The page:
Theorem 5.25 For an arbitrary prime and positive integer , there exists a field with elements.

Proof. We use induction on . The claim clearly holds if . Now let and let be a prime divisor of . By the induction hypothesis, there is a field with elements. By Theorem 5.24, each of the irreducible factors, in , of the the polynomial has degree either 1 or . Further, , and so, by Lemma 5.13, is square-free. Over , the number of linear factors of is at most , and so is the degree of their product. Hence there exist at least polynomials with degree that are irreducible in . Let be such a polynomial. Then the field is isomorphic to the field with elements.

Corollary 5.26 For each positive integer , there is an irreducible polynomial with degree .

Proof. Take a minimal polynomial over of a primitive element in .

A little bit later, in Theorem 5.31, we will prove a stronger statement: a random polynomial in with degree is irreducible with high probability.

Subfields of finite fields.

The following theorem describes all subfields of a finite field.

Theorem 5.27 The field contains a subfield isomorphic to , if and only if . In this case, there is exactly one subfield in that is isomorphic to .

Proof. The condition that is necessary, since the larger field is a vector space over the smaller field, and so must hold with a suitable integer .

Conversely, suppose that , and let be an irreducible polynomial with degree . Such a polynomial exists by Corollary 5.26. Let . Applying Theorem 5.19, we obtain, in , that , which yields . Thus must be a divisor of the polynomial . Using Theorem 5.20, we find that has a root in . Now we may prove in the usual way that the subfield is isomorphic to .

The last assertion is valid, as the elements of are exactly the roots of (Theorem 5.20), and this polynomial can have, in an arbitrary field, at most roots.

The structure of irreducible polynomials.

Next we prove an important property of the irreducible polynomials over finite fields.

Theorem 5.28 Assume that are finite fields, and let . Let be the minimal polynomial of over with leading coefficient , and suppose that . Then

Moreover, the elements are pairwise distinct.

Proof. Let . If with , then, using Lemma 5.23 and Theorem 5.19, we obtain

Thus is also a root of .

As is a root of , the argument in the previous paragraph shows that so are the elements . Hence it suffices to show, that they are pairwise distinct. Suppose, by contradiction, that and that . Let and let . By assumption, , which, by Lemma 5.8, means that . From Theorem 5.24, we obtain, in this case, that , which is a contradiction, as .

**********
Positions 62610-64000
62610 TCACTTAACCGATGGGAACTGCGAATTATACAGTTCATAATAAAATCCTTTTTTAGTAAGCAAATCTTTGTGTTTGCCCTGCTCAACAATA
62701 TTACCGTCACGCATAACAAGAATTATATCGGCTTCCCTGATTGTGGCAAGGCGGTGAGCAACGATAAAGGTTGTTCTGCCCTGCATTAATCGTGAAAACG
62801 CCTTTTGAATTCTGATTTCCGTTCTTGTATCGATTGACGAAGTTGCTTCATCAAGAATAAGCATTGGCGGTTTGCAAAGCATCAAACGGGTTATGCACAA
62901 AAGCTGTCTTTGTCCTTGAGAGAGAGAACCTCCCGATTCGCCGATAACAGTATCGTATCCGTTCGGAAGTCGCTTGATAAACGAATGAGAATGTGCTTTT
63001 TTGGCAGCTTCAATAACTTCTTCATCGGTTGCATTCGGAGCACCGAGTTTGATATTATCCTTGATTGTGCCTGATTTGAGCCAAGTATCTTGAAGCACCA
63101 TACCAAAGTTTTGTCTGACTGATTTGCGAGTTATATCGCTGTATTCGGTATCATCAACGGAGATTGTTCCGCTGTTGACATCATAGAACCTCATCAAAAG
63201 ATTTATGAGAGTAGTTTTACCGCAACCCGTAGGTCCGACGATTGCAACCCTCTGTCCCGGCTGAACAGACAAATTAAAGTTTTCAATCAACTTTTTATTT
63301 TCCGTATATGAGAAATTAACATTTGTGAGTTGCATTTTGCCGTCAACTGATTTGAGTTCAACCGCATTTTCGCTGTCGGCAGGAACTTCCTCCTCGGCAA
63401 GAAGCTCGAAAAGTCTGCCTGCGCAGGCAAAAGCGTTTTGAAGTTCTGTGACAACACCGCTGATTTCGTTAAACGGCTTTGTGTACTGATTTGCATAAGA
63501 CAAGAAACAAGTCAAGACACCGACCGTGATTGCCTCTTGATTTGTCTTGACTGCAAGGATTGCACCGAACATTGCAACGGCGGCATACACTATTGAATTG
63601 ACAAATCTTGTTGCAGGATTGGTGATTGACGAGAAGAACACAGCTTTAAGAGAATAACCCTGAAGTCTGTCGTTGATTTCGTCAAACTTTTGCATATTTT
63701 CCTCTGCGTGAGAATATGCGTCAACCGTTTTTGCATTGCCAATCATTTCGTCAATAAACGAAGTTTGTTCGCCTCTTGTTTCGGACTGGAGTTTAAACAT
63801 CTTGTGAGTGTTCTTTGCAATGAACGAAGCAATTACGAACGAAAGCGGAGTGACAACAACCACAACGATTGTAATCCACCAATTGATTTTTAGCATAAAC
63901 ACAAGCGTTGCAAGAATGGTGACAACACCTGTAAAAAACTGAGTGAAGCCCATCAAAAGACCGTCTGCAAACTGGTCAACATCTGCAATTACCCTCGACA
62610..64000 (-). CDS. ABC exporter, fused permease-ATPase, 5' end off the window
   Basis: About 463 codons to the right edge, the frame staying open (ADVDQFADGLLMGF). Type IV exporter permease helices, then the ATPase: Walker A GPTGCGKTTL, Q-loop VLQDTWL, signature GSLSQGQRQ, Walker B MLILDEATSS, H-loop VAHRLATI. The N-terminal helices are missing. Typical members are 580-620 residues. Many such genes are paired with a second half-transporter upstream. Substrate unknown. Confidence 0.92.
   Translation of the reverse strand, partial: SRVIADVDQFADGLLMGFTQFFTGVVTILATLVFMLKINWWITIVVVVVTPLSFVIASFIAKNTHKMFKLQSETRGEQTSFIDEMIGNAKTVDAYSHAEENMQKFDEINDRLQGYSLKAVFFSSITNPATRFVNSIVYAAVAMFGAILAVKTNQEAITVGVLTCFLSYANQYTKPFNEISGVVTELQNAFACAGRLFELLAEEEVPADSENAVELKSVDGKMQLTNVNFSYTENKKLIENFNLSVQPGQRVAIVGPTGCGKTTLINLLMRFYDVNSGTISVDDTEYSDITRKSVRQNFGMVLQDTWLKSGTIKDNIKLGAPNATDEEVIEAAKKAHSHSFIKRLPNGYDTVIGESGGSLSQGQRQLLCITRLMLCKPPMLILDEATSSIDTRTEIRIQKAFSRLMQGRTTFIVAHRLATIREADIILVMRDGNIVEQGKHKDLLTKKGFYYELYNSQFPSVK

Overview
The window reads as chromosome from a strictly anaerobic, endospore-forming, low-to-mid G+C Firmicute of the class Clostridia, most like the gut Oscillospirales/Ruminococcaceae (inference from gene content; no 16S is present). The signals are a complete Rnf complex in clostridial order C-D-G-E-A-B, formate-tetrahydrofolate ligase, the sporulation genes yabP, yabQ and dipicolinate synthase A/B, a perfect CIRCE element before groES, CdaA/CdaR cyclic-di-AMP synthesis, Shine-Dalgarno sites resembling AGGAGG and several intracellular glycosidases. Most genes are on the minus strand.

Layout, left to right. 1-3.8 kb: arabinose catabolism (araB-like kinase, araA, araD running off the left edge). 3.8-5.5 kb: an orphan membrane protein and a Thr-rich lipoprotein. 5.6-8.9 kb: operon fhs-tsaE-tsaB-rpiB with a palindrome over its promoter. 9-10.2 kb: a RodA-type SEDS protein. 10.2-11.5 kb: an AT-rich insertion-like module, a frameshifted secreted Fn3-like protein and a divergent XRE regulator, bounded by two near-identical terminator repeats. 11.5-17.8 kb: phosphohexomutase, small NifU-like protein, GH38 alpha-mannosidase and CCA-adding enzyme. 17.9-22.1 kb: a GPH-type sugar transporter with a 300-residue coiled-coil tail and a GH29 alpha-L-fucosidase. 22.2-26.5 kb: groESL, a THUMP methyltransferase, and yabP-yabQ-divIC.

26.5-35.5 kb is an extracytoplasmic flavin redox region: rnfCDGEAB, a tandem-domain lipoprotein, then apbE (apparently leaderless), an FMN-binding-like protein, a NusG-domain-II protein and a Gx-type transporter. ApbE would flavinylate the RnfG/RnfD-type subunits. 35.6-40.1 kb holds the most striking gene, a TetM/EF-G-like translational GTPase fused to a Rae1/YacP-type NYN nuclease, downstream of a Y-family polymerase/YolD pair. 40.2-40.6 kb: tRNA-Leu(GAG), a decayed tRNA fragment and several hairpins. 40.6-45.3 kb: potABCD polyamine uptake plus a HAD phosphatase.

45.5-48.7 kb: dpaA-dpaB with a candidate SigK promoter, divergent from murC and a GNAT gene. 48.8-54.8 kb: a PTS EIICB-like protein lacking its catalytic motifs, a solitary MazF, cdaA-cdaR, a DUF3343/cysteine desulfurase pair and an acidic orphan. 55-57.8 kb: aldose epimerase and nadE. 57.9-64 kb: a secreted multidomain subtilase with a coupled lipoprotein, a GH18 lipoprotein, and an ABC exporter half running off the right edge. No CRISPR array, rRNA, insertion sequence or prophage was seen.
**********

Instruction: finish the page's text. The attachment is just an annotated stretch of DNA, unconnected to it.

This theorem shows that a polynomial which is irreducible over a finite field cannot have multiple roots. Further, all the roots of can be obtained from a single root taking -th powers repeatedly.

Automorphisms.

In this section we characterise certain automorphisms of finite fields.

Definition 5.29 Suppose that are finite fields. The map is an -automorphism of the field , if it is an isomorphism between rings, and holds for all .

Recall that the map is defined as follows: where .

Theorem 5.30 The set of -automorphisms of the field is formed by the maps .

Proof. By Lemma 5.23, the map is a ring homomorphism. The map is obviously one-to-one, and hence it is also an isomorphism. It follows from Theorem 5.19, that leaves the elements fixed. Thus the maps are -automorphisms of .

Suppose that , and with , and that is an -automorphism of . We claim that is a root of . Indeed,

Let be a primitive element of and assume now that is a minimal polynomial of . By the observation above and by Theorem 5.28, , with some , that is, . Hence the images of a generating element of under the automorphisms and coincide, which gives .

The construction of finite fields.

Let . By Theorem 5.7 and Corollary 5.26, the field can be written in the form , where is an irreducible polynomial with degree . In practical applications of field theory, for example in computer science, this is the most common method of constructing a finite field. Using, for instance, the polynomial in Example 5.2, we may construct the field . The following theorem shows that we have a good chance of obtaining an irreducible polynomial by a random selection.

Theorem 5.31 Let be a uniformly distributed random polynomial with degree and leading coefficient . (Being uniformly distributed means that the probability of choosing is .) Then is irreducible over with probability at least .